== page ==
There are at least three independent grounds on which the BIA may deny a motion to reopen. First, it may hold that the movant has not established a prima facie case for the underlying substantial relief sought. The standard of review of such a denial is not before us today, as we have explained. Second, the BIA may hold that the movant has not introduced previously unavailable, material evidence, 8 C.F.R. § 3.2 (1987), or, in an asylum application case, that the movant has not reasonably explained his failure to apply for asylum initially.... We decide today that the appropriate standard of review of such denials is abuse-of-discretion. Third, in cases in which the ultimate grant of relief is discretionary (asylum, suspension of deportation, and adjustment of status, but not withholding of deportation), the BIA may leap ahead, as it were, over the two threshold concerns (prima facie case and new evidence/reasonable explanation), and simply determine that even if they were met, the movant would not be entitled to the discretionary grant of relief. We have consistently held that denials on this third ground are subject to an abuseof-discretion standard.*fn16
Further, Abudu emphasized that determining the proper standard of review can depend on getting the case into the right one of the three listed categories. Each category is, as it were, hermetically sealed from the others. This seems to us the sole significance of the phrase " independent grounds" in the passage quoted above, and it is the plain implication of the description the Abudu Court gave of the Ninth Circuit's handling of the standard of review in that case:
[T]he Court of Appeals in this case purported to decide 'whether [respondent] presented a prima facie case for reopening.' In so doing, the Court of Appeals set out a standard for BIA motions to reopen deportation proceedings that appears to have conflated the quite separate issues whether the alien has presented a prima facie case for asylum with whether the alien has reasonably explained his failure to apply for asylum initially and has indeed offered previously unavailable, material evidence. To the extent that the reasoning of the Court of Appeals addresses the issue of reopening rather than the issue of prima facie case for asylum, it is not supported by our cases....
Id. at 108 (emphasis added) (citations omitted).
Our threshold task is thus clear: we must determine on precisely what ground the BIA denied Korytnyuk's motion to remand. The result of that inquiry will determine the appropriate standard of review in this case.
Before commencing that effort, we note that this Court has filled a gap left in Abudu. As the first quotation above shows, the Abudu Court did not decide the appropriate standard of review of denial of a motion to reopen (or remand) where the petitioner failed to establish "a prima facie case for the underlying substantial relief sought." 485 U.S. at 104. We answered this question in Sevoian, holding that where the Board concludes that a petitioner has failed to establish a prima facie case for the underlying substantial relief sought, "the Board's findings of fact should be reviewed for substantial evidence, while its ultimate decision to reject [the petitioner's] motion to reopen should be reviewed for an abuse of discretion." 290 F.3d at 170.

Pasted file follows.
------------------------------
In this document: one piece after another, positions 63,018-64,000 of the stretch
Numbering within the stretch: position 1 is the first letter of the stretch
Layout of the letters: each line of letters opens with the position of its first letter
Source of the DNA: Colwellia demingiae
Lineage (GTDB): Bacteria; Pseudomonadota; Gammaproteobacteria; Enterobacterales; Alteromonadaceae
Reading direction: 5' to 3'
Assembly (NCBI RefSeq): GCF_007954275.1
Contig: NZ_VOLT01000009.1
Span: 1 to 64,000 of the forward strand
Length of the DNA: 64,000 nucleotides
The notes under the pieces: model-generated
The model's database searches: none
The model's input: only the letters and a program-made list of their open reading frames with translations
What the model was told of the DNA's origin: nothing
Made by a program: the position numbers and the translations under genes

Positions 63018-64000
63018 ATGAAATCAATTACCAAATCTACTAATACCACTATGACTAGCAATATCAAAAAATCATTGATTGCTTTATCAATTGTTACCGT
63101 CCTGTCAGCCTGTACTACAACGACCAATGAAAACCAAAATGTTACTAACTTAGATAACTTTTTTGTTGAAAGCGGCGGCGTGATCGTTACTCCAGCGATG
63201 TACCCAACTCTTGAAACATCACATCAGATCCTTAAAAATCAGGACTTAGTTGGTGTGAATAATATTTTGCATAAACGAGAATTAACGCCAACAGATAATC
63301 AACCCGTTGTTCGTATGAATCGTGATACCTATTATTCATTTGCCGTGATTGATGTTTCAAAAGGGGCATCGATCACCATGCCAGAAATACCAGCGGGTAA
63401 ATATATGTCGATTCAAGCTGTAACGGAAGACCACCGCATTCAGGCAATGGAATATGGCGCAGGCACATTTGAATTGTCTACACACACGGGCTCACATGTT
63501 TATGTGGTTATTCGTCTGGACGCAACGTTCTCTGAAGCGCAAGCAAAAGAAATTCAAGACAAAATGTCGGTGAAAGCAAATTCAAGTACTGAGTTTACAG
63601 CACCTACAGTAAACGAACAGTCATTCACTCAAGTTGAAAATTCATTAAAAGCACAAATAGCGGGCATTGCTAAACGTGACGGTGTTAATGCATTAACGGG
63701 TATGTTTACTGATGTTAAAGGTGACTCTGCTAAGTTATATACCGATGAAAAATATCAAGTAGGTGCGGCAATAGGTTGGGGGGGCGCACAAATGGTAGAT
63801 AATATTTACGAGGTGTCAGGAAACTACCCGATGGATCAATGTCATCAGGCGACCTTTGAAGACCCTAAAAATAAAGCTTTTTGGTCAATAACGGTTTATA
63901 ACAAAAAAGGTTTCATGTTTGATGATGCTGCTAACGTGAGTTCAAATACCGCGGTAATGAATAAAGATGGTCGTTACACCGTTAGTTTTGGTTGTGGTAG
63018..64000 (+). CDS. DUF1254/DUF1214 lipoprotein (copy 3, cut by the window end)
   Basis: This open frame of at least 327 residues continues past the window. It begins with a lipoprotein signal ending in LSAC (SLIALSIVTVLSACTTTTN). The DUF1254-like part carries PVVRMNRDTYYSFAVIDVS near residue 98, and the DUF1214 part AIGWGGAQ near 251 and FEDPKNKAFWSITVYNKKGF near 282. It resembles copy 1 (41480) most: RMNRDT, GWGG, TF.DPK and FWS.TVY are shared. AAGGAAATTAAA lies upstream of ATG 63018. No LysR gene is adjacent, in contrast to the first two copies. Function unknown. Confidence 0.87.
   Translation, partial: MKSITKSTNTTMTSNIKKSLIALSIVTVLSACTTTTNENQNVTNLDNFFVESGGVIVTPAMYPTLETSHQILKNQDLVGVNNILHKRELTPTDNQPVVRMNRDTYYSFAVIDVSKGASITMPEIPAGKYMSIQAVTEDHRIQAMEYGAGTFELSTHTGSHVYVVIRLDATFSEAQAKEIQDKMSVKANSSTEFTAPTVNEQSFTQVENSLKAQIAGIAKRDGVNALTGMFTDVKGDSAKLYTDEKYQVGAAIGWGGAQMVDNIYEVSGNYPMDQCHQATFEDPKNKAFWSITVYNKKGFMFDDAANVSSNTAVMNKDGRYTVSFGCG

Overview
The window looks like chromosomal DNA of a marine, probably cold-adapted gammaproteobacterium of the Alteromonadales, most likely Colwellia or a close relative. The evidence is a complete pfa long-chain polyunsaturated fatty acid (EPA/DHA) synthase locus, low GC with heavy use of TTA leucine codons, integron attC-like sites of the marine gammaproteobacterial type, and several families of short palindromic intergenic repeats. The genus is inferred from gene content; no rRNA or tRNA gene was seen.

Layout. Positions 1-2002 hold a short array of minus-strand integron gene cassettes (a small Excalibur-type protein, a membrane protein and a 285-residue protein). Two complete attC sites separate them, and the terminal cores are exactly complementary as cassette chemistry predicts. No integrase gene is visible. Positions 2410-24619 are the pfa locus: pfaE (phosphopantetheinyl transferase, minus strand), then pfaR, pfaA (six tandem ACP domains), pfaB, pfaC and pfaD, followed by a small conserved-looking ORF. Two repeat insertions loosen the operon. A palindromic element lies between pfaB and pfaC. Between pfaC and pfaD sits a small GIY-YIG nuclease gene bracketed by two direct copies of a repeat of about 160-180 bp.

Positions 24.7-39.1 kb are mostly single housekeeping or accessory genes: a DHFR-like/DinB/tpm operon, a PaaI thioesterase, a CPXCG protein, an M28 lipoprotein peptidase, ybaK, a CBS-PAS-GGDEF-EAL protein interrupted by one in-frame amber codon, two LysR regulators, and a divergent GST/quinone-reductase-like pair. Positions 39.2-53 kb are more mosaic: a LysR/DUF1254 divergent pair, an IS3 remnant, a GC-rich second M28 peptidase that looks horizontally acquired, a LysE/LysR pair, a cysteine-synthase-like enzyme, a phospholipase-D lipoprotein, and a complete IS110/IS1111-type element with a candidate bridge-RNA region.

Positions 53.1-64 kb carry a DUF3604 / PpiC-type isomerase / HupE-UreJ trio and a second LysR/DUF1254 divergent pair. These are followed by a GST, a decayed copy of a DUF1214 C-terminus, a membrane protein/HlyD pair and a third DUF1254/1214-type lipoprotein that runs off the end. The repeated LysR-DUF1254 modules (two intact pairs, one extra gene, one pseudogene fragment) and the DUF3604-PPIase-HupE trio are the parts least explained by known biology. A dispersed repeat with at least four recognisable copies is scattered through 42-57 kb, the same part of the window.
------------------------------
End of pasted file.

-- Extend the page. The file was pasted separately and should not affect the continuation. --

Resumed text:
We now determine on which, if any, of the three Abudu grounds the Board denied Korytnyuk's motion to remand. Taking Abudu 's first ground, there is no suggestion that the Board considered Korytnyuk's prima facie case for an adjustment of status. To the contrary, the Board's decision twice refers to consideration of his application for adjustment of status as a future event. In the opening paragraph, the decision states that Korytnyuk filed a motion to remand "so that he may apply for adjustment of status...." In the paragraph considering Korytnyuk's motion to remand, the decision states that "a remand for adjustment of status is not warranted...." Moreover, nowhere does the decision mention any part of the substance of Korytnyuk's application for an adjustment of status, which Korytnyuk filed with his motion to remand, and which consisted mainly of his receipt of an approved labor certification and an approved immigrant petition. Finally, the sole reason offered by the Board for denying Korytnyuk's motion to remand – "the determination that the respondent participated in criminal activities" – appears wholly unrelated to his application for adjustment of status on grounds of receiving an approved labor certification and an approved immigrant petition. We thus conclude that the Board did not deny Korytnyuk's motion to remand on the ground that he had failed to make a prima facie case for adjustment of status.